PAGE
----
Hong Kong budget philosophy offers very little change
A study has revealed spending on infrastructure projects and the welfare of the well-off continues apace despite claims that those in need will benefit
Chief Executive Carrie Lam Cheng Yuet-ngor and her finance chief like to advertise their latest budget as a model of generosity, a departure from the previous miserly administrations. A new study by the independent Legislative Council’s research unit seems to show otherwise.
The headline jump on education spending seems spectacular, an increase of 28.4 per cent, or HK$25.2 billion, to HK$113.7 billion. But that’s a one-off.
In fact, education as a share of total government spending has dropped from 22.9 per cent in 2007-2008 to 20.4 per cent in 2018-2019.
The decline is even greater in terms of recurrent education spending from 23.5 per cent to 20.8 per cent during the same period. So much for saying our children are the future.
When it comes to social welfare, it’s undeniable that Lam’s predecessor Leung Chun-ying has greatly increased overall spending, a rising trend that Lam is continuing.
However, spending on elderly service as a share of recurrent welfare expenditure levelled out at 10.7 per cent in 2011-2012 and has remained at roughly 11 per cent ever since.
This is strange, considering the government has used the ageing population as an excuse to justify everything from the need to hold on to its large reserve to setting aside funds for no particular use other than for “a rainy day”.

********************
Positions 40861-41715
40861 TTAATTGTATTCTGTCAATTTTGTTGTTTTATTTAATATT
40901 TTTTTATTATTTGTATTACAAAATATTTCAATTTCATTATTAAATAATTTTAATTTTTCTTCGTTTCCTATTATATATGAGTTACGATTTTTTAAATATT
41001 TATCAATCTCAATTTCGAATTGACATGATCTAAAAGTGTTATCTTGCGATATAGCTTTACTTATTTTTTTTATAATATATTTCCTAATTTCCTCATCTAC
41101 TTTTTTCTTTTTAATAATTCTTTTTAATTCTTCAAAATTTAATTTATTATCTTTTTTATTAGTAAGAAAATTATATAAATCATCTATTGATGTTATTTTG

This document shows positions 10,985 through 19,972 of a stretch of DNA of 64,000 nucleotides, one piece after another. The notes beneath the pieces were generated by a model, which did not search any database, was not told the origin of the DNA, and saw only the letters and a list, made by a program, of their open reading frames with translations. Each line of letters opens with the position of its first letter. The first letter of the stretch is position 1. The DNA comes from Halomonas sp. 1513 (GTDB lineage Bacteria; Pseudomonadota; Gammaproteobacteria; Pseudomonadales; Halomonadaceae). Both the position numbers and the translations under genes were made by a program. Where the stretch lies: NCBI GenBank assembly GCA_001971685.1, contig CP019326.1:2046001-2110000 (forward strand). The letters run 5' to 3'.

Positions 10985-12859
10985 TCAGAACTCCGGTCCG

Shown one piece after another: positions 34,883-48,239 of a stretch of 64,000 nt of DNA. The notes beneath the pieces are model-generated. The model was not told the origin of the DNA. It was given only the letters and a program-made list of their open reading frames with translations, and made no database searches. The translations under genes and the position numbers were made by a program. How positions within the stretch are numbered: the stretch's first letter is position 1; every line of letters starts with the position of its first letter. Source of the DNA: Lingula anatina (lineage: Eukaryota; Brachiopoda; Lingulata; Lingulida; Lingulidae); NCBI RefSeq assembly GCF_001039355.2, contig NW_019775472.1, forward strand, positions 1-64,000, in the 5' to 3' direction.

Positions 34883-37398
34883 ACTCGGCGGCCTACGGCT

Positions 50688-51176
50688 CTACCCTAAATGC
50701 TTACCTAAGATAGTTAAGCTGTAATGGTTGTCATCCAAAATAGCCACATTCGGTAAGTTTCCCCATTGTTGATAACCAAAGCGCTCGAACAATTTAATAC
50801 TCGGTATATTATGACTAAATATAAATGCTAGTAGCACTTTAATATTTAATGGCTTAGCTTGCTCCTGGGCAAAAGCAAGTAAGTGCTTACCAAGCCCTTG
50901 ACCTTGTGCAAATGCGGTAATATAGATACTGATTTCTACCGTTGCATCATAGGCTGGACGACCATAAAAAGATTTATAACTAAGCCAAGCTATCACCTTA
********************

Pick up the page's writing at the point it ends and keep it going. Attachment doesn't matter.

More than one in 10 of those infrastructure projects costing HK$1 billion or more have had a cost overrun, ranging from 22 per cent to 196 per cent.
Meanwhile, the government’s policy on welfare for the well-off continues apace.
According to a previous study by the same Legco unit, for much of his tenure, former finance chief John Tsang Chun-wah’s budget giveaways and handouts mostly benefited the propertied class: 28.7 per cent went to property owners and 23.5 per cent to taxpayers; only 3.9 per cent to low-income families and another 7.6 per cent to other disadvantaged groups.
Under the latest budget, the top 10 landlords – who own about 40,000 property units between them – will get rates waivers of more than HK$256 million.
The new budget philosophy looks a lot like the old one.